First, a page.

Like Cheever or Munro, Russell Wangersky delves stealthily into disquieting corners of the domestic sphere, his stories dissecting lives when they are fracturing, lives at stress points, lives much like the roller coaster at the centre of McNally's Fair, an exciting and popular ride gleaming with fresh paint, but about to collapse from hidden rust and broken bolts. Such parallels are his métier and meat as a stylist. Water stains on a wall mirror flaws in the soul (daub on some paint and get rid of the place), and a meal at a diner resembles a relationship, "resolute about not living up to its promise."
A similarly lyrical parallel elevates Family Law, a story of a troubled lawyer in St. John's: "I woke up and realized that even the light outside had changed some time ago, and I suddenly believed that all the books had been lying about love, that it wasn't really endless and perfect and available after all. I also realized that I'd actually known this for a while, although I couldn't pick out the exact day when I'd discovered it. It was like when autumn comes, when there's still sunlight, but it doesn't have the same kind of warmth on your skin anymore."
Russell Wangersky, a newspaperman by day, is deft at using a variety of occupations and trades in his stories: lawyers in love, a carpenter who dies leaving a mystery, and paramedics tending The Gasper, a man prone to panic attacks and calling ambulances too often. And, of course, fire fighters, as seen in his book, Burning Down the House, which won the BC National Award for Canadian Non-Fiction and the Edna Staebler Award.
Fire fighters figure in Sharp Corner, a story that highlights Russell Wangersky's strengths as a writer. At parties a man recounts the three cars that have crashed on his scarred lawn and, as his irritated wife points out, he enjoys it too much, "all those horrible things that happened to other people." Like a writer, the man works over his deadly material (a Suzuki in air completes "three clean, tight and acrobatic rotations"), and he needs material, needs to feed the goat, as Norman Mailer put it.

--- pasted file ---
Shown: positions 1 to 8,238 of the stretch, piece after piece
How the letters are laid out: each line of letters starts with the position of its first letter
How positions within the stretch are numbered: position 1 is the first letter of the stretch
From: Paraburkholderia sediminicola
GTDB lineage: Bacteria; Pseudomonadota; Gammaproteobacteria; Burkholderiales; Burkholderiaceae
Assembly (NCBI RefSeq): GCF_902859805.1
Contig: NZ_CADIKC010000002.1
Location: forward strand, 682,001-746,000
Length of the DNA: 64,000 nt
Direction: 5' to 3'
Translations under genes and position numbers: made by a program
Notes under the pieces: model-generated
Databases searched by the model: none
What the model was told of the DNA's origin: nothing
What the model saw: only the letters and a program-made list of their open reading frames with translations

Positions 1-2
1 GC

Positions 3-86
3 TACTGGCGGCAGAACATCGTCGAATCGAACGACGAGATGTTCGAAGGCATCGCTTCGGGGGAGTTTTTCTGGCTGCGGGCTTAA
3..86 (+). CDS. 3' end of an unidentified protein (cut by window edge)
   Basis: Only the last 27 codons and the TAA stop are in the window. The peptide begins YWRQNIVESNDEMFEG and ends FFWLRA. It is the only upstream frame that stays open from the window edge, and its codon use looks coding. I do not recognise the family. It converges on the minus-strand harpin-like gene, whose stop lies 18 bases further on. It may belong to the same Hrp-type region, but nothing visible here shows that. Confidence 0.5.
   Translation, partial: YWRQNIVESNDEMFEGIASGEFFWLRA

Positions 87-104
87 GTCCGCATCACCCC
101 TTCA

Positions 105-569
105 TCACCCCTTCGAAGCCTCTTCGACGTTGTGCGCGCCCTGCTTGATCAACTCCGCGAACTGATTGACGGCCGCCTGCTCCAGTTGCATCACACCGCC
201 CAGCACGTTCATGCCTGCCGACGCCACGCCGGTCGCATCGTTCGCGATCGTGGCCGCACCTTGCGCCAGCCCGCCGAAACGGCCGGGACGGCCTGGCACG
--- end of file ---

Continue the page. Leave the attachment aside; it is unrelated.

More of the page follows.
Perhaps also like a writer, the divorce lawyer in Family Law admits to making a living off other people's misery. The lawyer tries to minimize the emotional and financial cost for his clients, but echoes Bleak House when he cites an Ontario case where a couple's savings are devoured by bitterness and legal fees. In a quietly excellent scene, a process server serves papers on the lawyer who has sent out the same papers so many times. "Actually, Mike, I've got something for you." It's a great moment.
With sympathy for both males and females, Whirl Away explores romance, disillusionment, money worries, infidelity, layoffs and tipping points, quiet conflicts like butter simmering on a stove and about to angrily turn colour and burn.
As in his recent novel The Glass Harmonica, winner of the Winterset Award, Russell Wangersky is good at delineating the character of St John's, the rival neighbourhoods and bright temperamental houses and a reassuring view from the kitchen sink: "The rooflines weren't straight, but they sagged in the same places every single morning and evening, and he found a particular comfort in that."
Some of these city stories are linked (Mary is the mistress in Family Law and she tries to fix up her house in Open Arms) and some stories would smoothly fit The Glass Harmonica, perhaps excised from that impressive novel of St John's. There is the same feel to some of the bickering characters "running from the latest mistake," the same feel to the restless addresses and wet streets that lead to the harbour's orange pier lights and offshore supply boats, and of course the famous Newfoundland weather, wind and fog and sleet and sodden snow that wipes out feeble human attempts at footprints and tire tracks. Russell Wangersky is not from The Rock, but in his writing he has made it his world.
Mark Anthony Jarman is the author of 19 Knives, My White Planet and the hockey novel Salvage King Ya! He teaches at the University of New Brunswick.